Project management in the association world is different from the for-profit world. Crystal Stone, M.Ed., CAE, PMP of Bostrom led attendees through a crash course on what project management is and how to effectively manage a project for an association.
First, it’s important to differentiate a project from an ongoing operation: A project is a temporary endeavor undertaken to create a unique product, service, or result. It’s made up of several deliverables, any unique and verifiable products or results required to complete a process, phase or product. Projects can be intangible, such as a vision statement, or tangible, such as a website or event. Projects have a definite beginning and end.
Operations management is the continuous production of products or services. Operations optimize an organization’s resources to efficiently meet customer demands. There is no end date to operations.
Five Phases of Project Management
There are five basic phases of project management:
This is when you and your team should develop the project’s charter. Lay out the scope of the project and all required stakeholders that must agree on expectations for the project. Create a basic schedule for the project and know how all stakeholders will be held accountable for their role in completing it.
Lay out a detailed plan for what needs to be completed and when. Create a WBS: Work Breakdown Schedule. This is a fancy name for what needs to be done and who will do it. Know who is responsible for each task. Build in plenty of cushion or buffer for deadlines. For example, if an item is due on the 15th of the month, set an “artificial” (but one you follow) deadline of the 5th. People get sick, volunteers have day jobs to prioritize, and adding in a buffer to your schedule will help ensure critical components are still completed on time. In traditional project management, timelines are often created from a starting point and move forward. But in non-profits, timelines often start with an end date and work backward. Know your budget and how you will control it. What resources – human, monetary, knowledge, facilities – will be required?
Unfortunately we live in a “ready, fire, aim” culture, especially with stakeholders or committees wanting to see action right away on a project they’re excited about. The main focus of association project management is getting the end result you need by planning properly at the beginning. Such an approach saves time, energy, resources, and procurement.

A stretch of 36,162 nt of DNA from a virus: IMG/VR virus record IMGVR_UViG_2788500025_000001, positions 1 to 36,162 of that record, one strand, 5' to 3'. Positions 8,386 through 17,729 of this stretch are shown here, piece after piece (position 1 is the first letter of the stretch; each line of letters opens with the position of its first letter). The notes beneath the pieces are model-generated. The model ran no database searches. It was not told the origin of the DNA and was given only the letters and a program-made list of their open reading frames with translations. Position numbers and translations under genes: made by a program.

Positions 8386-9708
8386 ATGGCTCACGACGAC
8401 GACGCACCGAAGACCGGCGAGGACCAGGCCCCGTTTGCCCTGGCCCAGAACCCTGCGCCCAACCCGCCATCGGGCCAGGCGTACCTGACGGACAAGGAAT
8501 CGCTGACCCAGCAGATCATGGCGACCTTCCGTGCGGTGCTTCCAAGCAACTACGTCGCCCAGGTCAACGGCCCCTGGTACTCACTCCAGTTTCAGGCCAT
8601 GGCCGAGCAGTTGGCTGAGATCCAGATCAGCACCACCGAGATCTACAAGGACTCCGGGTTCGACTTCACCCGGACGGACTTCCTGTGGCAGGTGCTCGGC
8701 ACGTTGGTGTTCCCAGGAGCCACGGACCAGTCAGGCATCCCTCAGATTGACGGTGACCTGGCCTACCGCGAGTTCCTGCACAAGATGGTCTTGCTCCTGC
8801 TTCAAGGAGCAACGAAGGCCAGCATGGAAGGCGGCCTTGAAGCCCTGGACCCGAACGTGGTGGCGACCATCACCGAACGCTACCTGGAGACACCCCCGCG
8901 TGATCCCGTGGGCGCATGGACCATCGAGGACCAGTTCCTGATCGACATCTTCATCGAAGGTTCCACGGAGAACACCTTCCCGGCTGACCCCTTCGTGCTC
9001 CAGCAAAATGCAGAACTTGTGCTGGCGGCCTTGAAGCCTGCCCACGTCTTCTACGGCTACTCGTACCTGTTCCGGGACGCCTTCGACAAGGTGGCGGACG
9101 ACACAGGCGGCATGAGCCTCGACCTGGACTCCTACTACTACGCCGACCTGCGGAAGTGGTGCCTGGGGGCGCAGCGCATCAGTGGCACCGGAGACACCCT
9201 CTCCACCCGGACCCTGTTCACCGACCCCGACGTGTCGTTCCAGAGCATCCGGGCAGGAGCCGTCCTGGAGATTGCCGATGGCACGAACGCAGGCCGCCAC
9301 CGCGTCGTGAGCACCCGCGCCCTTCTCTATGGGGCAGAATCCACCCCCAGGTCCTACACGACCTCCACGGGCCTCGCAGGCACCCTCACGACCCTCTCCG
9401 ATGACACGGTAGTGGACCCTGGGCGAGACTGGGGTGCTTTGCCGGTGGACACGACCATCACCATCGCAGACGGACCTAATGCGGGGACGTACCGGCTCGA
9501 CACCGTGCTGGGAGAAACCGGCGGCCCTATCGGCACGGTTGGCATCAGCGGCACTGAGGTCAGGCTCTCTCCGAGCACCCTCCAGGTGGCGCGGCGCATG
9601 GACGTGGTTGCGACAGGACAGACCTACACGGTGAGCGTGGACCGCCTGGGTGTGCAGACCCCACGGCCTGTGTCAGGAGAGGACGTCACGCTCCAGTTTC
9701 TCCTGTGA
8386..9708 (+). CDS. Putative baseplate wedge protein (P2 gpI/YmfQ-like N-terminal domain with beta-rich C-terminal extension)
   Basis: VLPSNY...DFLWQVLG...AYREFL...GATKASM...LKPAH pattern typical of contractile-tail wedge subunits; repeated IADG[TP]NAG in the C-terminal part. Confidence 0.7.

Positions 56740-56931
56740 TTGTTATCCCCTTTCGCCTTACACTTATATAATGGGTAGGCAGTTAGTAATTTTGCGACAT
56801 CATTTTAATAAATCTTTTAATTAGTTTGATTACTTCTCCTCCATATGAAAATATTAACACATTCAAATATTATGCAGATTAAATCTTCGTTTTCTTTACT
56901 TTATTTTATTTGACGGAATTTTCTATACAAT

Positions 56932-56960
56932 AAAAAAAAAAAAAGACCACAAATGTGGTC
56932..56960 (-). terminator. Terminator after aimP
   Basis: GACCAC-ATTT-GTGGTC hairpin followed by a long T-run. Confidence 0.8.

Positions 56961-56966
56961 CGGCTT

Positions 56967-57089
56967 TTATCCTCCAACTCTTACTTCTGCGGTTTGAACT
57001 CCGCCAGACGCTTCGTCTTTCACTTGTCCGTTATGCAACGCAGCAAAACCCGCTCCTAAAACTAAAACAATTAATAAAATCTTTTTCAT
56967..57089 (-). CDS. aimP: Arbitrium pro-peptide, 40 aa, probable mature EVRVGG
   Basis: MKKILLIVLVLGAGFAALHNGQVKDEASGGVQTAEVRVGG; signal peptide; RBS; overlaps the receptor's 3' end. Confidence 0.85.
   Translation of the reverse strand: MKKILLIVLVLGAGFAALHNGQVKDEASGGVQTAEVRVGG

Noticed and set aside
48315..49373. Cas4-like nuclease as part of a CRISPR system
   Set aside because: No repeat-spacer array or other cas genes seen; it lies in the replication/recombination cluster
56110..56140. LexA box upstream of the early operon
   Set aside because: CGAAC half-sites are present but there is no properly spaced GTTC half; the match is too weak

As you work through your plan, keep tabs on your budget and stay focused on the end goal. Consider: What will happen if you don’t complete the project? What will your response be if the end result is not what you anticipated? How will you respond if the goal cannot be achieved? Knowing the answers to these questions can help you and your team stay motivated and focused. The goal, as with nearly every project, for-profit or not, is to be on time and under budget.
Monitoring and Control
Communicate profusely. Engage in a lot of friendly follow-ups. And if someone stops responding or finds themselves in over their head, have a back-up plan for how you can complete that step anyway.
In associations, the scope and end result can sometimes be “squishy,” meaning that the goal or course of the project may change as your board or volunteers learn more and gain a better understanding of what they want the end result to be. As long as you consider the risks mentioned above and stay within budget, it’s okay to slightly alter the scope or goal. You might discover that you don’t need a new full-fledged education program, but simply a webinar or meeting series. Conversely, when updating a communications piece, you might realize your whole brand needs an overhaul.
Consider using a project management tool to help you and your team. Asana, Wrike, Huddle, Monday.com, Basecamp, Smartsheet or plain Excel spreadsheets are all useful tools.
All projects have an end date. As you finish a project, make sure all stakeholders still hold the same expectations for the end result. Ensure you’re still within your budget. Make sure all volunteers feel appreciated and can see that their work on the project was useful. Project management is a behavior as well as a process. Closing out the project should include something akin to a debriefing for everyone involved.
Project management is all about planning ahead to get ahead. Keep the above advice in mind and you’ll find managing an association project is, well, manageable!